We are also concerned that the lack of a specific income measure will not capture the cohort of people referred to as the ‘working poor’. We feel that the replacement of measures of income poverty with those of worklessness could mean that a significant number of families who work but are still living in poverty could be overlooked. Without a measure of working poor, it will be hard to direct policy to address this issue both nationally and locally.

The Plymouth Child Poverty Needs Assessment, published in 2012, found that working families on low incomes are becoming increasingly vulnerable to poverty and nationally, more than half of all children in poverty live in homes where at least one adult works [5] . More than half of all children living in poverty in Plymouth (58%) live in homes where at least one adult is in work [6] . Also, since the introduction of the Welfare Reform Act 2012, Plymouth has seen an increase in the proportion of children from working families living in poverty [7] . There has also been a corresponding rise in the number of families in work claiming Housing Benefit [8] . In Plymouth, 17,900 families are in receipt of working tax credits and 66% of those are working families [9] .

Research by Oxfam argues that for people in in-work poverty, the ability to cope is sometimes even less than for those who are not in work. [10] Bearing in mind the significant number of working families living in poverty, it seems counter-intuitive to move the focus to workless households and to not have a national measure that captures those that work but are unable to sustain an acceptable standard of living.

Proposed amendments:

· Inclusion of an income- based measure of child poverty

· Inclusion of a measure of child poverty that is inclusive of working families in poverty

· Inclusion of a national child poverty target

Clauses 7 – 15: Welfare Benefits

Plymouth City Council is concerned about the impact that the welfare changes covered by the Bill, including the freezing of benefits, the reduction in the Benefit Cap and the changes to the provision of tax credits, will have on the local population. In Plymouth we have estimated the likely loss of benefit income to the city as approximately £60 million with approximately 20% of our population being affected.

Local analysis also shows that these measures will have a detrimental impact on some of our most vulnerable residents within the city. This will not only impact upon the quality of life and wellbeing of these residents but will also adversely impact upon existing deeply entrenched inequalities and may further widen the gap between the least and most deprived neighbourhoods in the city.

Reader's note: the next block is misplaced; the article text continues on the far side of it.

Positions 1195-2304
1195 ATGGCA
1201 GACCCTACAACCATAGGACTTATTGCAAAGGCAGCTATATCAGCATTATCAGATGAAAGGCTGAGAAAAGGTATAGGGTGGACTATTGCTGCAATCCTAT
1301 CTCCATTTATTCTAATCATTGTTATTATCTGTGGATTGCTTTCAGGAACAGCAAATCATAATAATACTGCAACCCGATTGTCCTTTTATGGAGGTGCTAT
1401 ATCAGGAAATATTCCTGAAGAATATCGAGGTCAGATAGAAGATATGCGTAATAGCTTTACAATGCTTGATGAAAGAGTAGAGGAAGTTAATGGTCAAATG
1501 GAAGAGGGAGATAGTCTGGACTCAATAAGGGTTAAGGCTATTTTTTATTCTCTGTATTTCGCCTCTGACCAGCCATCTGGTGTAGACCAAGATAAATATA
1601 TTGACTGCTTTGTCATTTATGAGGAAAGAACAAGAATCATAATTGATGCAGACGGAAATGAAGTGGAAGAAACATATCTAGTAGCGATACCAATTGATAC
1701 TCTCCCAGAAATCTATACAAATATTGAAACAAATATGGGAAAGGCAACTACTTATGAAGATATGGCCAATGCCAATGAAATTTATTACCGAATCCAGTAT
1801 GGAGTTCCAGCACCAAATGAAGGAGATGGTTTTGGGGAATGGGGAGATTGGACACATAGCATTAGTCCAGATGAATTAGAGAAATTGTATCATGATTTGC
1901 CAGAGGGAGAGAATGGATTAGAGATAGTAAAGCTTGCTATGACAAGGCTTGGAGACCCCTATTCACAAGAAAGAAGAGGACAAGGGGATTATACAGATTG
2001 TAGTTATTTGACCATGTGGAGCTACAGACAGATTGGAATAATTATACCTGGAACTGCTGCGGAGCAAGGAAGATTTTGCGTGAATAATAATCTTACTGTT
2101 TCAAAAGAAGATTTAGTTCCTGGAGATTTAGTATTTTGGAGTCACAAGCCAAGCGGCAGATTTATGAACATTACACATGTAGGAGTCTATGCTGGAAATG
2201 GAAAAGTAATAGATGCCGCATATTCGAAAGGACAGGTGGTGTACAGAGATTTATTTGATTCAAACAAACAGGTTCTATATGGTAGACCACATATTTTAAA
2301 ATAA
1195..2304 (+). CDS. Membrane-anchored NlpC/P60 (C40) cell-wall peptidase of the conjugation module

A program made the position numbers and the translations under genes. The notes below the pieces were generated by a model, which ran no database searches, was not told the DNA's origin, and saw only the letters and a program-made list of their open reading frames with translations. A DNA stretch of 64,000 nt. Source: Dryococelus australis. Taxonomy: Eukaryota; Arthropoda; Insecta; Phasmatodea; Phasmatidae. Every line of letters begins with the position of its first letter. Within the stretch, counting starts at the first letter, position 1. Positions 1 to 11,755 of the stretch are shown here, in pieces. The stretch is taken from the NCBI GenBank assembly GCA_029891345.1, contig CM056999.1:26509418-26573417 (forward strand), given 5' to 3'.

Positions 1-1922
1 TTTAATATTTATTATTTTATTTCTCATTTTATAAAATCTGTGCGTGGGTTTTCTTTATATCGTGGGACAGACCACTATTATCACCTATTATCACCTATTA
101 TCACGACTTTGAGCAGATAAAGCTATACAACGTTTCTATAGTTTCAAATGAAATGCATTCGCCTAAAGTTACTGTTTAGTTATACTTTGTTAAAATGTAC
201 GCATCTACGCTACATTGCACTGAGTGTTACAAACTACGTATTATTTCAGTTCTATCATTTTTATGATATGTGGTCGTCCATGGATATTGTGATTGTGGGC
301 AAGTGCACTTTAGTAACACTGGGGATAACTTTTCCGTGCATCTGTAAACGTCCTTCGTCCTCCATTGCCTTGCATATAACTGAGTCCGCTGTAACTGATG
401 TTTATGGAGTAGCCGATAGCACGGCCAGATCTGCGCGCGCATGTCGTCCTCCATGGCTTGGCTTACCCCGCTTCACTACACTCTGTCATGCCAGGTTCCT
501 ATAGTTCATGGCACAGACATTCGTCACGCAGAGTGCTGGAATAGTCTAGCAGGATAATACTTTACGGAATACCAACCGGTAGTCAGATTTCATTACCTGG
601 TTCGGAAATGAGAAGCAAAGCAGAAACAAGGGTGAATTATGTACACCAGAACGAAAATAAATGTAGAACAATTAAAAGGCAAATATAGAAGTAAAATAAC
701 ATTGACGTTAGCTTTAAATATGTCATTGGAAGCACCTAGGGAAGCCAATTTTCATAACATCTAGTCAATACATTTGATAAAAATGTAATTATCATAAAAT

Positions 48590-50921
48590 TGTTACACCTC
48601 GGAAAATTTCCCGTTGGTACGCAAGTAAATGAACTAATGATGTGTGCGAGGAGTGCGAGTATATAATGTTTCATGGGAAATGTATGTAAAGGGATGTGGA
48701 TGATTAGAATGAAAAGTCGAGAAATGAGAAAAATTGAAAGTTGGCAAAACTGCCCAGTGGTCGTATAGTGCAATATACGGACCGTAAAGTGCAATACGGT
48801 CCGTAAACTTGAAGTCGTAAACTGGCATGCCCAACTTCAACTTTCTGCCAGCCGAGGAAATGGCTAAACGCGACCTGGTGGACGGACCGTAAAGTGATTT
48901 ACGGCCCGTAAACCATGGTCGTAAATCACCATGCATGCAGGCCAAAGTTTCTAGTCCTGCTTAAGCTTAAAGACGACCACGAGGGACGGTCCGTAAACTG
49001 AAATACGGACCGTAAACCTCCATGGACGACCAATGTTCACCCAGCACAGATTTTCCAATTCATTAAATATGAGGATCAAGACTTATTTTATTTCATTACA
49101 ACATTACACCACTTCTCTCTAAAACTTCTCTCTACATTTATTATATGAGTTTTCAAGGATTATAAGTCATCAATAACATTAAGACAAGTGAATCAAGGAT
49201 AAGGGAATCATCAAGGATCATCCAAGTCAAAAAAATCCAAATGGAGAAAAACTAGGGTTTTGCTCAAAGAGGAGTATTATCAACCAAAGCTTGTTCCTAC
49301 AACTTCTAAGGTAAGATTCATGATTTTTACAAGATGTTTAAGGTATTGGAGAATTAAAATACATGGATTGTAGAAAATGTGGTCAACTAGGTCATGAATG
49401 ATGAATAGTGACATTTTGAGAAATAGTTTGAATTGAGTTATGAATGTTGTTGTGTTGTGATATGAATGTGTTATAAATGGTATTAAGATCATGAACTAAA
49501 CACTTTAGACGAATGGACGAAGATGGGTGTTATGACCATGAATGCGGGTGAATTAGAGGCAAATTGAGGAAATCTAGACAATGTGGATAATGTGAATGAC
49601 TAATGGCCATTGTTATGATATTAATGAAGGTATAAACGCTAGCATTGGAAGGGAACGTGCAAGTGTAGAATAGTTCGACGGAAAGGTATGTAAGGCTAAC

Recent analysis from the Institute of Fiscal Studies (IFS) [11] reports that welfare reform changes will disproportionately affect the following groups:

· Families on a low income

· Working families

· Lone parents in and out of work

· Children and young people, and families under the age of 21

This list corresponds directly with the groups that have been found to be particularly vulnerable to child poverty according to the current Plymouth City Council Child Poverty Needs Assessment [12] . In particular, lone parents have been shown to be particularly vulnerable to poverty. Research from Barnardo’s shows that 40% of children in single parent households live in poverty compared to 23% in two parent households. [13]

Removing support for those families already living in poverty or struggling on low incomes will have a detrimental effect on the children living in those families and their life chances. It could also drive levels of inequality higher and have a negative impact on community cohesion.

We would also like to echo concerns raised by the Supreme Court that reducing the Benefit Cap would have a detrimental effect on Britain’s most vulnerable children and deny them their basic rights. Lord Kerr reports findings that ‘it cannot be in the best interests of the children affected by the cap to deprive them of the means of having adequate food, clothing, warmth and housing’. [14]

Local analysis has estimated the likely loss of benefit income to the city through welfare changes contained within the Bill as approximately £60 million. With 20% of families within Plymouth being on low income and dependent on benefits, a freeze of working-age benefits will means approximately 22,500 of our most vulnerable households losing £5 a week.

Proposed amendments:

· Reconsider all changes to welfare provision outlined in the Bill due to the unfair impact on some of the most vulnerable groups in our society

October 2015

[1] ‘Creating the Conditions for Fairness’, Plymouth Fairness Commission, March 2013

[2] Ibid

[3] Plymouth City Council Child Poverty Needs Assessment 2012

[4] DWP, Households below average income, 2012


[5] Plymouth City Council Child Poverty Needs Assessment 2012

[6] What causes child poverty?, Barnardos 2012

[7] Creating the Conditions for Fairness’, Plymouth Fairness Commission, March 2013

[8] https://stat-xplore.dwp.gov.uk

[9] HMRC,  Personal tax credits statistics, 2014

[10] Poinasemy, K., When Work Won’t Pay: In-work poverty in the UK, 2011, Oxfam GB

[11] Benefit changes and distributional analysis, Institute for Fiscal Studies

[12] Plymouth City Council Child Poverty Needs Assessment 2012

[13] What causes child poverty?, Barnardos 2012

[14] https://www.youtube.com/watch?v=vvWkN5gvkjE

Prepared 16th October 2015